"The panel", affirms the website, "noted that the reaction of Pope Pius XII is a matter of controversy. Some visitors to the Museum did not understand the controversy. The panel now presents this controversy in more detail". Now the caption also cites the Christmas radio message of 1942 when Pope Pacelli referred to the "the hundreds of thousands of persons who, without any fault on their part, sometimes only because of their nationality or ethnic origin (stirpe), have been consigned to death or to a slow decline". The text suggests that the Pope's critics claim his "moral failure" was due to the lack of a clear condemnation of the murder of the Jews. This opens the question on both sides of the debate. In fact, on one hand, the lack of clear proof "left room for many to collaborate with Nazi Germany, reassured by the thought that this did not contradict the Church's moral teachings". However, on the other hand, as well as recognizing the initiatives of individual priests and lay people who rescued Jews, the caption expresses the reason of those who "maintain that this neutrality prevented harsher measures against the Vatican and the Church's institutions throughout Europe, thus enabling a considerable number of secret rescue activities to take place at different levels of the Church".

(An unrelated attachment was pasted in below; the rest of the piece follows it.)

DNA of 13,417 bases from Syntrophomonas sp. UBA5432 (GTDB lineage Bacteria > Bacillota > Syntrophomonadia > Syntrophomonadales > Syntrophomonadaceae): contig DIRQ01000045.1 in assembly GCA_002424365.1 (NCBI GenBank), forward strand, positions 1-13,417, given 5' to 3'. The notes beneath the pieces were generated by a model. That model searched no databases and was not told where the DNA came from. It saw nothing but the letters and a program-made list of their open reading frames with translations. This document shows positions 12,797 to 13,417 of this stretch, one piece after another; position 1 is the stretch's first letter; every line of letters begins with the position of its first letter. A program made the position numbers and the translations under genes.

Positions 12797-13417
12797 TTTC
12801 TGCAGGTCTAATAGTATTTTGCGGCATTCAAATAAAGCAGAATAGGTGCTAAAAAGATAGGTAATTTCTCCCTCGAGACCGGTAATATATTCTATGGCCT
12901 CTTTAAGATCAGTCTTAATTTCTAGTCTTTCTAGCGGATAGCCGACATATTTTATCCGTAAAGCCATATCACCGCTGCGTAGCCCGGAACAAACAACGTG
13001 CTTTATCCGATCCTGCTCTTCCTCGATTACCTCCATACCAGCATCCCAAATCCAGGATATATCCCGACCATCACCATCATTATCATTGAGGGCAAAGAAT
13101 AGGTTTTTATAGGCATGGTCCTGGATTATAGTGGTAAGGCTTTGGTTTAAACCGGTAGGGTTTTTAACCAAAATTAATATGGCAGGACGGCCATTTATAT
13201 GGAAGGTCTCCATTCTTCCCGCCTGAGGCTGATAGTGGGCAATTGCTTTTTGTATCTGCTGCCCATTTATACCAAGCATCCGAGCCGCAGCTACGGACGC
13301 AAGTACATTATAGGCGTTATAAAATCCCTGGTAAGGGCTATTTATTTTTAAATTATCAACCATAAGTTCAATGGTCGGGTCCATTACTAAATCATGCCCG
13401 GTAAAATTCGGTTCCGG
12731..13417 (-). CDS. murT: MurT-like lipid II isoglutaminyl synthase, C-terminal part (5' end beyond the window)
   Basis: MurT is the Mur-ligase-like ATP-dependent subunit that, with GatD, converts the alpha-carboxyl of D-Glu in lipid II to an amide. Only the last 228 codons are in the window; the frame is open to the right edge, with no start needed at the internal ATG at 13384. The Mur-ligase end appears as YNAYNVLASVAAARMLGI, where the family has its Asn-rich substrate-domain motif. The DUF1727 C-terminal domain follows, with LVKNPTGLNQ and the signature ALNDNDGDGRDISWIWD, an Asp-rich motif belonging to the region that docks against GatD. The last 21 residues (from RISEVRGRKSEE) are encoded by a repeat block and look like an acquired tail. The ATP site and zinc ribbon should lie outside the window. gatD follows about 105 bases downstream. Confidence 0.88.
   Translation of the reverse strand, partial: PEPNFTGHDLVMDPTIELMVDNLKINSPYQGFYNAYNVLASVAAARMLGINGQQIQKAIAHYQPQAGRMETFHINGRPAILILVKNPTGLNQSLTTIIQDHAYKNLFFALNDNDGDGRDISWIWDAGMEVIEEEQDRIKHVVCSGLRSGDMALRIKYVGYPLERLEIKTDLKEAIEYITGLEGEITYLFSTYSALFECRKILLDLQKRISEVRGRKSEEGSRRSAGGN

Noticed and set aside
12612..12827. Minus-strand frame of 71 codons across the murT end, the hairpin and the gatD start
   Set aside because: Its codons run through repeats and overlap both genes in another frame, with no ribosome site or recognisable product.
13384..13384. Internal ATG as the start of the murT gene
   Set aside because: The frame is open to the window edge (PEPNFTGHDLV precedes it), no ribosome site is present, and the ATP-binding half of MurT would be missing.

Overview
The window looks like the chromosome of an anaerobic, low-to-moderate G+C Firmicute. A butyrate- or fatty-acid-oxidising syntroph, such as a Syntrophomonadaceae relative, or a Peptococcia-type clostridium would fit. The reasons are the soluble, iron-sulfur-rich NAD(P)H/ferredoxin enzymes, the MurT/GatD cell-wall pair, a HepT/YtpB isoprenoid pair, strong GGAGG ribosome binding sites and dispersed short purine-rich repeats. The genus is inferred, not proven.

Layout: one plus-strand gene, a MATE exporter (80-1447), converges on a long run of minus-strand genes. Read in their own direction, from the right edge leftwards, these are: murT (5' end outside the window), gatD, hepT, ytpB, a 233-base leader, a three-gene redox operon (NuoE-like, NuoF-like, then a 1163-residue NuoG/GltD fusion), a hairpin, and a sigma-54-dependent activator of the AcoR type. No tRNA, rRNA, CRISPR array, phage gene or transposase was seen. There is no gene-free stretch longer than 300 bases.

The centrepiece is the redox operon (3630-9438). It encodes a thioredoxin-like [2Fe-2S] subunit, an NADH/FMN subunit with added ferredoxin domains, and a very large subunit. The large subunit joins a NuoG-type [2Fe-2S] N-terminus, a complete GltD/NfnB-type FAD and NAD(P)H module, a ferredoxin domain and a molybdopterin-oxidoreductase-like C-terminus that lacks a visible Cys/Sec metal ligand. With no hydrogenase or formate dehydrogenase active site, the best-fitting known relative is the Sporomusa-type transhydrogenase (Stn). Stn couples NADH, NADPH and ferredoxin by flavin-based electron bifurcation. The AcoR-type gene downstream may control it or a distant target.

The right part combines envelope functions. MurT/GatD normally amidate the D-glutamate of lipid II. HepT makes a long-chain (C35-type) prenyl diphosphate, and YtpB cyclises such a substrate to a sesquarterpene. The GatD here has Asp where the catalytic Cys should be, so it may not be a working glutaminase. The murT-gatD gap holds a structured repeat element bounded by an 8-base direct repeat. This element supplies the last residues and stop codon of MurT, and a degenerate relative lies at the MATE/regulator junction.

And the bottom line statement on the museum's website: "Of course, no panel in a museum can ever fully explore any topic and for those interested in learning more, the library and archives at Yad Vashem have a plethora of material". It is as if to say that on such an important and delicate topic we must not be stopped by definitions and slogans, but that a serious, detailed and respectful approach to study and research is necessary. At last history, documents and new information are now being discussed. Open debate is taken into account.

Without a doubt "open", given the initial reaction to Yad Vashem's statement. Already, on 2 July, the daily web news of the Union of the Italian Jewish Community, entitled "l'Unione informa", reported a heated debate. Strong arguments were made by Dr Riccardo Di Segni, Chief Rabbi of Rome, and of Ambassador Sergio Minerbi. Both are convinced that the correction to the museum text was merely the result of diplomatic pressure made by the Vatican: a result that, concerning the former, "leaves a bad taste in your mouth" and that for Minerbi is truly "a shame". The ambassador expressed his disapproval of Yad Vashem's initiative, acting "as if it were neutral in the matter".